waste disposal

  • Interested in presenting or sharing your research at CWRC 2020? September 21-23, 2020 see more

    Call for Papers: Interested in presenting at the 2020 CWRC?

    This conference is of primary interest to waste generators, stewards, brand owners, municipalities, private waste sector companies and property management companies. If you are involved in any of the following; you will gain insight and be able to share ideas with facility owners and operators, regulators and policymakers, academia and students.

    Presentations at the conference will be assigned to different ‘tracks’ outlined in the Call for Papers form. Speaking opportunities include: general sessions, opening keynotes, a closing speaker. Members of the CWRC Annual Conference Committee are responsible for ranking proposals, speakers, and timelines of topics. Share your insight and knowledge by presenting a paper at the 11th Canadian Waste to Resource Conference (CWRC). Conference speakers gain visibility in the sector, as well as contribute to the advancement of the profession. Presentation papers relating to all areas of waste management will be considered.

    The deadline for submission of papers is February 7th, 2020.

     

    Call for Poster Presentations: Submit your research and/or study for presentation at the 2020 CWRC!

    Each year the CWRC provides an opportunity for professors and students to
    showcase their research to waste and recycling sector experts from government,
    municipalities and leading waste management organizations. Poster presenters will have a chance to present their findings during the conference in the poster exhibit area located in a central event space

    The CWRC is recognized across the country as “the place to be” for waste management professionals, providing exposure opportunities for research outcomes and for students, or academia looking to establish links within the sector.

    The deadline to submit your poster presentation is August 15, 2020.

  • Article
    It's time for Ontario to require drivers to slow down and move over for waste collection workers. see more

    Waste collection workers have one of the most dangerous jobs. Every day on the road they face the risk of being seriously injured or even killed by a distracted or impatient driver.

    Last December, a Wisconsin city mourned the loss of a sanitation worker and local pastor who was struck by a Mustang that crashed into the back of a municipal garbage truck while he was collecting recyclables. According to FOX6 Now, the worker was found pinned between the car and the back of the truck before being taken to a local hospital where he later died from his injuries.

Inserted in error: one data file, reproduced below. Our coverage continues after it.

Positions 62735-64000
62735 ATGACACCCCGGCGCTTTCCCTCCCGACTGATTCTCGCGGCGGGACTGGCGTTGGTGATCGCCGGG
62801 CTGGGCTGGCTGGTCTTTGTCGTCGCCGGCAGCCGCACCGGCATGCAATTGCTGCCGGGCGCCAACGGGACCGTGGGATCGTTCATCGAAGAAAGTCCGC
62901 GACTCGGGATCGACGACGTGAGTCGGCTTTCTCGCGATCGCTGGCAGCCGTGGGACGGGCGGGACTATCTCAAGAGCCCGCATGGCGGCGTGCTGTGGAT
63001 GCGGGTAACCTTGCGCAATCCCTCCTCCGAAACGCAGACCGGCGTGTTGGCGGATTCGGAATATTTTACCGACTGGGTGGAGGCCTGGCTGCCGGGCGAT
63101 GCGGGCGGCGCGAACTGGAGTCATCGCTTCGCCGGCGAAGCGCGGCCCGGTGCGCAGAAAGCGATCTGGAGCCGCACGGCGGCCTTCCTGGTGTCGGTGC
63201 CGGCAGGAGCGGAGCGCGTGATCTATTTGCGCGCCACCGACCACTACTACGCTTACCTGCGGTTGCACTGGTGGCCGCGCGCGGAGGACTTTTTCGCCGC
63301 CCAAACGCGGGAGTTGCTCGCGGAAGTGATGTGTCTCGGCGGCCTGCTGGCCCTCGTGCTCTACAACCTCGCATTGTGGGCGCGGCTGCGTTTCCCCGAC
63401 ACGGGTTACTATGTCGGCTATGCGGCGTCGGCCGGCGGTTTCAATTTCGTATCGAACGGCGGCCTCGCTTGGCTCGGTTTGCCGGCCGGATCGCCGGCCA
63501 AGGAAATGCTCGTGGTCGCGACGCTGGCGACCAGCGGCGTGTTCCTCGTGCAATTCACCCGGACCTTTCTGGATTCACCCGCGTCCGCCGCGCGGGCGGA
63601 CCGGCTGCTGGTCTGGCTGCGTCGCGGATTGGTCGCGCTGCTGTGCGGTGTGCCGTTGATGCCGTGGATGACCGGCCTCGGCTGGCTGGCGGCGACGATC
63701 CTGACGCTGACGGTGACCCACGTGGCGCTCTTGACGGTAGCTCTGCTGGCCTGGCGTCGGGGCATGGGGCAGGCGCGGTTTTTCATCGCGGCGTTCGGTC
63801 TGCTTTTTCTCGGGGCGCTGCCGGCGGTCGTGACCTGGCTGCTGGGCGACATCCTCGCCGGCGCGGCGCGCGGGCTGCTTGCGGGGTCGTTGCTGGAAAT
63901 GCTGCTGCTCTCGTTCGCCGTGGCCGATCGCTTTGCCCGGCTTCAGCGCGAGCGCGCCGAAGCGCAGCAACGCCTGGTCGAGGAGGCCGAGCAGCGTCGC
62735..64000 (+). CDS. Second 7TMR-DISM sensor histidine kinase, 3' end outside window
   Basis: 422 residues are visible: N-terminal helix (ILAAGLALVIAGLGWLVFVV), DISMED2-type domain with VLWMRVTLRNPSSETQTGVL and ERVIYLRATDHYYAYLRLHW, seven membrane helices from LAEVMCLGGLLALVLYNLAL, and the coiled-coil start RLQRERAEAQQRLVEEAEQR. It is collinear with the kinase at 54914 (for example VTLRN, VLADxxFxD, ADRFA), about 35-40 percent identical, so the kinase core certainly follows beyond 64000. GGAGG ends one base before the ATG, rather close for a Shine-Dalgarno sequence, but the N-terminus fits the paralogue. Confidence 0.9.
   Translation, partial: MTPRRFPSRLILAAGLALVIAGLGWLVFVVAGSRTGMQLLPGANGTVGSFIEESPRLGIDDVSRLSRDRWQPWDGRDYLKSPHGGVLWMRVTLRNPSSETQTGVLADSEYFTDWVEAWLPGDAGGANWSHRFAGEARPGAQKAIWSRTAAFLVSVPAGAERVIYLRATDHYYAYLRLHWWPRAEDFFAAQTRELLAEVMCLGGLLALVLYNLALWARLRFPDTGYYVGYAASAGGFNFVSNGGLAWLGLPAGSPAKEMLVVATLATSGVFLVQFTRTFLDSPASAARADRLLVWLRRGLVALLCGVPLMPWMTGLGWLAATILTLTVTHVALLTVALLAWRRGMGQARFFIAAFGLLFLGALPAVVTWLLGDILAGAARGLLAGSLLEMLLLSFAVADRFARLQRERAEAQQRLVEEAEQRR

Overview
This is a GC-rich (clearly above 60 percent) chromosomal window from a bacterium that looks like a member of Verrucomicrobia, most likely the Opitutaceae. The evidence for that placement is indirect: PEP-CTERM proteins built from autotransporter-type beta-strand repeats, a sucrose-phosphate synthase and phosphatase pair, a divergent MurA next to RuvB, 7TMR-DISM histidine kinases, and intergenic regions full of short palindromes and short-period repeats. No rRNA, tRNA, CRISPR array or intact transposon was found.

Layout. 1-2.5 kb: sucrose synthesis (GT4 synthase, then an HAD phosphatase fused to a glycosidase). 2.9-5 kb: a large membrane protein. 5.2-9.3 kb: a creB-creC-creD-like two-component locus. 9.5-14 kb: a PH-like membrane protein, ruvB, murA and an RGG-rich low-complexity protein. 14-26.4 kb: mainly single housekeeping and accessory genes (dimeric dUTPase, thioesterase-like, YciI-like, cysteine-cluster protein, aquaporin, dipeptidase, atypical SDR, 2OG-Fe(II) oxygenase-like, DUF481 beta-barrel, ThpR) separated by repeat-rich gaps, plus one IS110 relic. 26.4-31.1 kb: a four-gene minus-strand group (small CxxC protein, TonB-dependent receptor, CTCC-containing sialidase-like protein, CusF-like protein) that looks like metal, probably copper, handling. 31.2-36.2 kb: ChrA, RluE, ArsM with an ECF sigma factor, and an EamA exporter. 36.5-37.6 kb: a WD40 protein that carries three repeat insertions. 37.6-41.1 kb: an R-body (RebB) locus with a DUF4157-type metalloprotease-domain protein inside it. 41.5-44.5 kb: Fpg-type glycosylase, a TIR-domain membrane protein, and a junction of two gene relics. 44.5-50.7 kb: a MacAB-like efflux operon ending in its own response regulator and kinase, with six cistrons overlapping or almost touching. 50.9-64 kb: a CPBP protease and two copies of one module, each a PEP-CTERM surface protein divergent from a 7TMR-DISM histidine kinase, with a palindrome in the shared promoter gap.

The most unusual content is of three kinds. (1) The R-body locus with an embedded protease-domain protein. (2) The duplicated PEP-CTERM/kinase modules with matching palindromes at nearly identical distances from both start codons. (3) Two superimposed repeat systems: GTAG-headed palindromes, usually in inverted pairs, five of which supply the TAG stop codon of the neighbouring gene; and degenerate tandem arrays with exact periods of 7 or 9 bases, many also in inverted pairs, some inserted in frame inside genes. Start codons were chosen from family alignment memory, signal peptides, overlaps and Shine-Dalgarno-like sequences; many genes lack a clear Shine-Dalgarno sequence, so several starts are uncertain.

Closer to home, a worker in 2012 was struck by a Sport Utility Vehicle while collecting garbage in Ottawa and later died from his injuries. According to CTV News, the worker, who was 46 years old at the time of the accident, had just gotten engaged before he lost his life.

    Incidents, like these, are tragically part of a larger problem. The Bureau of Labor Statistics in the United States found in its 2015 Census of Fatal Occupational Injuries Summary that refuse and recyclable material collection, as an occupation, had the fifth highest fatal work injury rate. In 2015, 33 waste collectors were killed on the job – a 22% increase from the previous year.  

    Addressing the risks faced by waste collection workers

    The risk is real. That’s why it has been addressed by many jurisdictions across North America, including British Columbia, with new laws to require drivers to slow down and move over for waste collection workers and vehicles. Ontario, however, has not yet taken action.

    It’s been a decade and a half since the Ontario government passed legislation to make it mandatory to slow down and move over for emergency vehicles. The Highway Traffic Act was amended again in 2015 to extend the same protections to tow-truck drivers in the province. The penalties for breaking this law are serious. Drivers can receive a fine of $400 to $2,000 and three demerit points for their first infraction. While enforcement remains essential, this legal change has sent a clear message to drivers that the safety of roadside workers must take priority. Unfortunately, waste collectors still do not enjoy the same protections in Ontario.

    British Columbia, by contrast, protects all roadside workers. In 2014, the B.C. government strengthened its Motor Vehicle Act to require drivers to slow down and move over for “all vehicles stopped alongside the road that have flashing red, blue or yellow lights.” This legislative update not only improved safety but also simplified traffic rules for drivers.

    North American standard on safety for the sector

    South of the border, more states continue to move forward on this issue. Last September, according to Waste Dive, New York became the 12th state to pass a law to require drivers to slow down and get around garbage trucks, and Kentucky became the 13th to pass a similar bill to protect waste collection workers.

    With so many jurisdictions adopting this sensible reform, there’s no reason that Ontario should be any different. We believe roadside workers deserve the same protections no matter where they live or what uniform they wear.

    That is why the OWMA is calling for Ontario to bring its traffic laws into line with what is becoming the standard for roadside safety in North America. The time has now come for our province to pass a slow down, move over law for waste collection workers.

    These changes will provide a safer working environment for waste collectors and help ensure they can safely go home to their families after a long-day on the job.